David and David At The Movies

Justice League

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Comic Review Written and Drawn by David Yoder

Justice League: Breaking the Cycle

Written Review by David Carter

Back in 2012, as Christopher Nolan’s The Dark Knight trilogy was coming to a somewhat ungraceful end and the Marvel Cinematic Universe had hit what many still consider to be its absolute peak with The Avengers, it was refreshing to receive some news that there would be a cinematic resurrection of  DC’s second most bizarrely underserved hero, Superman. The first being Wonder Woman, but more on that later. Superman is largely considered the first superhero of the modern era and is the character most responsible for bringing superhero films to the big screen. Yet, after the run of Christopher Reeves films ended the character would largely only exist outside of comics in DC excellent animated series, a Dawson’s Creek riff (Smallville), a Moonlighting riff (Lois and Clark), and scores of undeveloped (most heartbreakingly, a George Miller directed Justice League movie) and underthought screenplays. There was the somewhat underappreciated Superman Returns in 2006 that put a small nail in the big screen coffin of the character for seven years. It’s safe to say that creatives were struggling to find a way to make the Big Blue Boy Scout work on the big screen.

But here comes Zack Snyder, who’s not particularly hot off of anything at this time. Watchmen, while I think a very good film was met with an underwhelming box office and mixed reviews. Legend of the Guardians: The Owls of Ga’Hoole was a decently successful animated film despite no one on planet earth having actually seen the film (it’s a quantum mystery), and Sucker Punch is an interesting and ambitious passion project that failed to be (*checks notes* ) good or reach any audience. So, it was an interesting choice to have this man receive Warner Brothers and Christopher Nolan’s blessing to make a film that would potentially become a rival to the the MCU, not in execution (at least not at that time) but at least in scale. However, it looked as if maybe that would be the case.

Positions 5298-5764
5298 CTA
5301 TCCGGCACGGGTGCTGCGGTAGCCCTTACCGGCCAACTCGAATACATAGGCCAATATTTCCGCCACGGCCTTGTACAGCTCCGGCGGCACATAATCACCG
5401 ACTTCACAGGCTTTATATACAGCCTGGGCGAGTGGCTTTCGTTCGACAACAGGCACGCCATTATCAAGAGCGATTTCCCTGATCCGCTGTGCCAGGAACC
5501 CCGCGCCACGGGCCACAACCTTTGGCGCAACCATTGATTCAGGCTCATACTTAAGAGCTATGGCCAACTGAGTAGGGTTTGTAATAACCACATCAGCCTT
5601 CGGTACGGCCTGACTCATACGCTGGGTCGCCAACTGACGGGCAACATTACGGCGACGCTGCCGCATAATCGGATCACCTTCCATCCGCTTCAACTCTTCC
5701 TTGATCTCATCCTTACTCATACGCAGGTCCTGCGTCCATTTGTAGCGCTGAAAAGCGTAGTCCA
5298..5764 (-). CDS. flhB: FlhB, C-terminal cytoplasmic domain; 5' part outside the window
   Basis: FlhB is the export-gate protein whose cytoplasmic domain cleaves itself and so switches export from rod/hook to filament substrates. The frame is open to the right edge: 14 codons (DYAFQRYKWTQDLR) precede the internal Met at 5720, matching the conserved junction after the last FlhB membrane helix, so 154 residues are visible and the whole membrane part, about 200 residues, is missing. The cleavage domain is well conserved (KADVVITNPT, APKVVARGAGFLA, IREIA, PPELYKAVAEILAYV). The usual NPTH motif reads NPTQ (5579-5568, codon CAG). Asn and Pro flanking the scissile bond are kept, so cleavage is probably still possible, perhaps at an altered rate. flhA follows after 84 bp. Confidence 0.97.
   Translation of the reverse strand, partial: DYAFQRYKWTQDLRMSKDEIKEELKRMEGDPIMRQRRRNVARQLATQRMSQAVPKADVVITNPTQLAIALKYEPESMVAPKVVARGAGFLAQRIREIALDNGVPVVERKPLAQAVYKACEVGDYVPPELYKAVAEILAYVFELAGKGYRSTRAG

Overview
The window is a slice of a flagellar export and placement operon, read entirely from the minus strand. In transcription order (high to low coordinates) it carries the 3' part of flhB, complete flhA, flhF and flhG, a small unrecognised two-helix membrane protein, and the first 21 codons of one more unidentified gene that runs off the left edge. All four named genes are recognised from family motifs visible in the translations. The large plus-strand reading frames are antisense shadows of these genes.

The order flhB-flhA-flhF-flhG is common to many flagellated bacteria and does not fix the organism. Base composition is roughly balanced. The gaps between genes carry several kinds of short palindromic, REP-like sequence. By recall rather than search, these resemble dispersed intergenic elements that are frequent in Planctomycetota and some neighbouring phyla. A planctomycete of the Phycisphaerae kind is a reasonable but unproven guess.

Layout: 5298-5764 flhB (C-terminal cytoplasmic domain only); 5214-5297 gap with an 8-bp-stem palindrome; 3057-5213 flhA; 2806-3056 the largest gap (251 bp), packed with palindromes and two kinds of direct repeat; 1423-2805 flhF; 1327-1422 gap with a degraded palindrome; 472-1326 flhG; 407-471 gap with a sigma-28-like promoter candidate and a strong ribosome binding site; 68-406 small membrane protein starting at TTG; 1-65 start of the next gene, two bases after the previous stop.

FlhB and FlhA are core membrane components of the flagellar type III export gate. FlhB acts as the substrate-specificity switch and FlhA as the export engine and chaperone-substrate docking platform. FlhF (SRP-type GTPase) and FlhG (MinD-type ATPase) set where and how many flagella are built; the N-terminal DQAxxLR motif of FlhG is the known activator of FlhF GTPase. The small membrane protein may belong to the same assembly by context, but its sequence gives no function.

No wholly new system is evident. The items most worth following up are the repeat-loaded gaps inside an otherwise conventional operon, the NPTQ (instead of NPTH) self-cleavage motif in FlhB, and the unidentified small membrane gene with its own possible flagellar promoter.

That above trailer is, to me, the best DCEU film to date. Everything from the music, the tone, and the cast had all the elements of a proper Superman film for the the 2010’s. I wasn’t sold on the muted colors or the redesign of the costume but I just took these as creative choices that would make more sense after seeing the film. They did, but not in a way that had me or most audiences particularly inspired or entertained. It’s safe to say you know what happens from here. We’ve all seen the slow and very expensive trainwreck that has been WB’s DC films. Movies that have just been reacting to themselves, critical backlash, and eventually the continued, unmatched success of the MCU. And yes, Wonder Woman is the glaring outlier of this trash fire, simply by being a film with a functional screenplay (no shade, that’s a compliment), competent and exciting cinematography, and a top-notch cast portraying interesting and well-developed characters. Furthermore, it did something other superhero films weren’t doing for a long time: accepting that people besides men between the ages of 13-35 like going to these movies and maybe want something besides angst. The other 4 DCEU films can barely check one of those boxes off.